Staying in Marrakesh even for a few days, you begin to sense the different appearance and life of its various Medina quarters, and nowhere more so than in the shift from north to south, from the area to the north of Djemaa El Fna and that to the south of it. At the southern extremity ( a kind of stem to the mushroom shape of the city walls) is Dar El Makhzen, the royal palace. To its west stretches the old inner citadel of the Kasbah; to the east, the Mellah, once the largest Jewish ghetto in Morocco; while rambling to the north of it is a series of mansions and palaces built for the nineteenth-cen-tury elite.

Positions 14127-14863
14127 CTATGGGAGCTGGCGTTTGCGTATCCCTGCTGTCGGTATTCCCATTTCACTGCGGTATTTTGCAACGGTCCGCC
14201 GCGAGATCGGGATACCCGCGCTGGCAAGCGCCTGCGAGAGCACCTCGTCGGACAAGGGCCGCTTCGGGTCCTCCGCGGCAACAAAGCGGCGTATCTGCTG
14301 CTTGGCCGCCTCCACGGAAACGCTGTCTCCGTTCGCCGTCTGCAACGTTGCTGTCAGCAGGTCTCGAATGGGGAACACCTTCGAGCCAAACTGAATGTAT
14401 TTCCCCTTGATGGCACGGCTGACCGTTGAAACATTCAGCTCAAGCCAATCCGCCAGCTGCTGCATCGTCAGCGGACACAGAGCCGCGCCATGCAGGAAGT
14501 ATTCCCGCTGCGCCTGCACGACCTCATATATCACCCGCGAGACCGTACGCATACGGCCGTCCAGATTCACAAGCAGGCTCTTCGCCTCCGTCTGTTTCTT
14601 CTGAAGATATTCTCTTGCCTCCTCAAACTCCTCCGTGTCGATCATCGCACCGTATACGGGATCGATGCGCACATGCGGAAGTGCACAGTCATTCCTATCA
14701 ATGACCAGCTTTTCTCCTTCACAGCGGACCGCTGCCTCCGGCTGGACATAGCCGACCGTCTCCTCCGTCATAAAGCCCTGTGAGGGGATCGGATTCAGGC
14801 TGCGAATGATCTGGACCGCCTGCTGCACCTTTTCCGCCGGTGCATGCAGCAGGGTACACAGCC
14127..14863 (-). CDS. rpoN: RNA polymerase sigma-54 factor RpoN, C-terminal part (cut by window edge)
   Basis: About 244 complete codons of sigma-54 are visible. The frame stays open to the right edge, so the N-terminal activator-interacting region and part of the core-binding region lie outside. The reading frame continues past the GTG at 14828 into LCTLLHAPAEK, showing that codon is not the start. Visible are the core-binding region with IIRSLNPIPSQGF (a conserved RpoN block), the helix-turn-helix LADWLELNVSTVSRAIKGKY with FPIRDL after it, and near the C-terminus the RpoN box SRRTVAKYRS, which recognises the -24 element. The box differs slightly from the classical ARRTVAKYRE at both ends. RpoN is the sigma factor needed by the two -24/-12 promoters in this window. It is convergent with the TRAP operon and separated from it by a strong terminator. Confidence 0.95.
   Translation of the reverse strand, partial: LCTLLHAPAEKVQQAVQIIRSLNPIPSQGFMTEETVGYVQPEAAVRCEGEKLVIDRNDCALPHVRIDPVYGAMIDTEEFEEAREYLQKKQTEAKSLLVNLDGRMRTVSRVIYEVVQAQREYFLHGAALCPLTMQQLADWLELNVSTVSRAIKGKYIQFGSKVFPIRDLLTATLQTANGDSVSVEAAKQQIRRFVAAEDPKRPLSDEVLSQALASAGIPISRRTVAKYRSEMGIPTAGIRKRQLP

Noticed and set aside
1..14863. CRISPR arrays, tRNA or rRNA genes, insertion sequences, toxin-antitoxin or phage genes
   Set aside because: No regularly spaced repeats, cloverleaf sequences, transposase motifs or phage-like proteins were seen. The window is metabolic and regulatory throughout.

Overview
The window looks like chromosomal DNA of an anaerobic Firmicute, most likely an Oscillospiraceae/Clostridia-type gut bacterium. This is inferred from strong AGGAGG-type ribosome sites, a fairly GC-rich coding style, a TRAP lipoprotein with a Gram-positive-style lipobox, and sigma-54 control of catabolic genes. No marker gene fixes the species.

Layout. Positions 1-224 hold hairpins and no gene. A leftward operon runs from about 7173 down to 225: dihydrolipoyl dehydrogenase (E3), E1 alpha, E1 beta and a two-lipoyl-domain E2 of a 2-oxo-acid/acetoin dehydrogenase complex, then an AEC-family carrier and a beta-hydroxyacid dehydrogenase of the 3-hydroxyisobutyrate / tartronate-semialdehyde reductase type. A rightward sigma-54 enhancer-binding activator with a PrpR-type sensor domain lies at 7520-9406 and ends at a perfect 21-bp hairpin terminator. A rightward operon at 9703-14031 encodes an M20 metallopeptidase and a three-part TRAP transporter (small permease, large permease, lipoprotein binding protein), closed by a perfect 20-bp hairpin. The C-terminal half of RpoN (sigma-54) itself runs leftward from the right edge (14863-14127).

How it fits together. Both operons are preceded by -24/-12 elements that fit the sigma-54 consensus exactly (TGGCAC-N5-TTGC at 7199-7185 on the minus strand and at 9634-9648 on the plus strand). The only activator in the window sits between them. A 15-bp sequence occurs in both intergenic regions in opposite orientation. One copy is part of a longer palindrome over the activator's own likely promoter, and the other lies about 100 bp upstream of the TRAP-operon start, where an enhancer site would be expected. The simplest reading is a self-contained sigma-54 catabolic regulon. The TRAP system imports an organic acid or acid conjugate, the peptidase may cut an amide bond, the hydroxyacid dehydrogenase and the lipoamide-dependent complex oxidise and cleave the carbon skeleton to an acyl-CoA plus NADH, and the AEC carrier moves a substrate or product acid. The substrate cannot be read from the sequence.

All in all, it's an interesting area to wander round, though you inevitably spend time trying to figure out the sudden and apparently arbitrary appearance of ramparts and enclosures. And there are two obvious focal points, not to be missed : the Saadian Tombs, preserved in the shadow of the Kasbah mosque, and El Badi, the ruined palace of Ahmed El Mansour.